Keith Haring Fellowship in Art and Activism at the Center for Curatorial Studies at Bard College:
Turkish sociologist, activist, and architectural theorist Pelin Tan, a 2011 ACT Fellow, was selected as the sixth recipient of the Keith Haring Fellowship in Art and Activism at the Center for Curatorial Studies at Bard College, where she was also hosted by the Human Rights Project for the spring 2020 semester. As part of her Fellowship, Tan taught two seminars at Bard in Spring 2020: Geontologies and Rights in the Post-Anthropocene for the Human Rights Department, and Alternative Alliances: Pedagogies of Decolonization for the Curatorial Department. She is a researcher and writer who works on methodologies of critical spatial practices, alternative pedagogies and conflict territories. She studied sociology and completed her master and PhD in Art History in the field of socially engaged art.

Transversal Methodology: An Ontology of Entanglement of Art/Architecture and Scales:
Tan was recently appointed as a Senior Research Fellow by the Center of Arts, Design, and Social Research, a center that focuses on decolonization, postfeminism, migration, and alternative pedagogies in Boston. Tan’s project during her Fellowship year is “Transversal Methodology: An Ontology of Entanglement of Art/Architecture and Scales.” She writes: “I am interested in developing means and streams of decolonization methods through alternative pedagogical modalities and practices of commons in the post-anthropocene realm. Thinking practices such as “De-Archive” process; both as a methodology and discourse interest me to combine it with the research of “Indigenous Planetary Knowledges” that knowledge of non-human elements an infrastructure understood as agencies of geontopower in extra-territorial conditions. This research project will be about developing my practices on alternative pedagogies and archiving in cross regional scales on the topics of cultivation through artistic research and methodology in Basilicata/Italy, Southeast Turkey, Palestine and others.”

The Care of Seed: An Entangled Kinship:
The Care of Seed: An Entangled Kinship maps heirloom seed infrastructures of the Mediterranean region from Palestine, Syria through Anatolia to Italy. For this project, she is collaborating with artist Luigi Coppola (Italy) and Vivien Sansour/Palestinian Heirloom Seed Library (West Bank, Palestine), and they have been invited by curator Mariana Pestana to participate in the upcoming 5th Istanbul Design Biennial titled “Empathy Revisited.The Care of Seed includes field research from various territories, as well conceptual discourse on the ‘solidarity of kinship’ (Donna Harraway) and the ‘matter of Care’ (María Puig de la Bellacasa).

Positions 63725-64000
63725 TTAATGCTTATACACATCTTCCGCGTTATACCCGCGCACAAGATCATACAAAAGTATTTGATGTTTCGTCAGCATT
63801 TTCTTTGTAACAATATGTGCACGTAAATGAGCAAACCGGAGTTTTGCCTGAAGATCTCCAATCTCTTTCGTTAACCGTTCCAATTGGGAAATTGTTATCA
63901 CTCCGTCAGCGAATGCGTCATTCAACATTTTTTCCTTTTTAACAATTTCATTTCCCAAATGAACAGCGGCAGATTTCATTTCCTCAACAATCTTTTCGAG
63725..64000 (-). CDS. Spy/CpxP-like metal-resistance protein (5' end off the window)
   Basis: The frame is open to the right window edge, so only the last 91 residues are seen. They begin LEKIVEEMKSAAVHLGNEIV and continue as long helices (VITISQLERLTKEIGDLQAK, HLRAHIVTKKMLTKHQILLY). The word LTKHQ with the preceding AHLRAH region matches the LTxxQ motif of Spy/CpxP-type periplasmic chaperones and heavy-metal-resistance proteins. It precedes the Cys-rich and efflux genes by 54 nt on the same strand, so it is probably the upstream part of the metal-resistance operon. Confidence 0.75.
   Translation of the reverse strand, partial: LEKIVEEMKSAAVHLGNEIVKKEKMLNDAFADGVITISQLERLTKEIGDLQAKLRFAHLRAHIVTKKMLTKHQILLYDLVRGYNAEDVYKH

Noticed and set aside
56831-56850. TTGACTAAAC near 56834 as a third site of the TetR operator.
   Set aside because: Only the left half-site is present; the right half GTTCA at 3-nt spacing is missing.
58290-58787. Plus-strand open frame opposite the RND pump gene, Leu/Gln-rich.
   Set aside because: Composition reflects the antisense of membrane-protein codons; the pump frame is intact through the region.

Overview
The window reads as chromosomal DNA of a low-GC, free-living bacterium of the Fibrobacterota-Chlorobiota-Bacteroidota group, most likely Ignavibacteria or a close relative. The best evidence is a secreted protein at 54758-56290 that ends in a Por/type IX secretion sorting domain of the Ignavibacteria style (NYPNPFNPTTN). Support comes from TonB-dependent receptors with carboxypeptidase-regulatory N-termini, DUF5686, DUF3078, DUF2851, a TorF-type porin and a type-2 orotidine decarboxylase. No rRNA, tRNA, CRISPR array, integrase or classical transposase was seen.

She Who Saw the Deep:
Tan recently received a short film production grant from the Sharjah Art Foundation for the upcoming short film, She Who Saw the Deep (2020), which she is co-directing with her long-time collaborator, artist Anton Vidokle. She Who Saw the Deep will explore speculative narratives of the future, present, and past. Inspired by Gilgamesh’s quest for immortality and the urban culture of Uruk, this film questions arguments around immortality, urbanity, social organization, and agriculture to reflect on the future of humanity. Immortality is conceptualized within a more than human world, with a female Gilgamesh at the center of the plot. The film has been shot in Dara in the southeastern region of Turkey, where ancient Mesopotamian artifacts can still be found.

Urgent Pedagogies:
Since 2018, Tan has been co-curating a research-based project Urgent Pedagogies with Magnus Ericson by IASPIS/Stockholm which consists of public events, an archival website, and an upcoming book that collects and maps alternative forms of pedagogical practices in design and art.

Arazi Assembly:
Tan is also a member of research collective Arazi Assembly at the Southeast of Turkey that is researching conflict urbanism, female labor, and solidarity.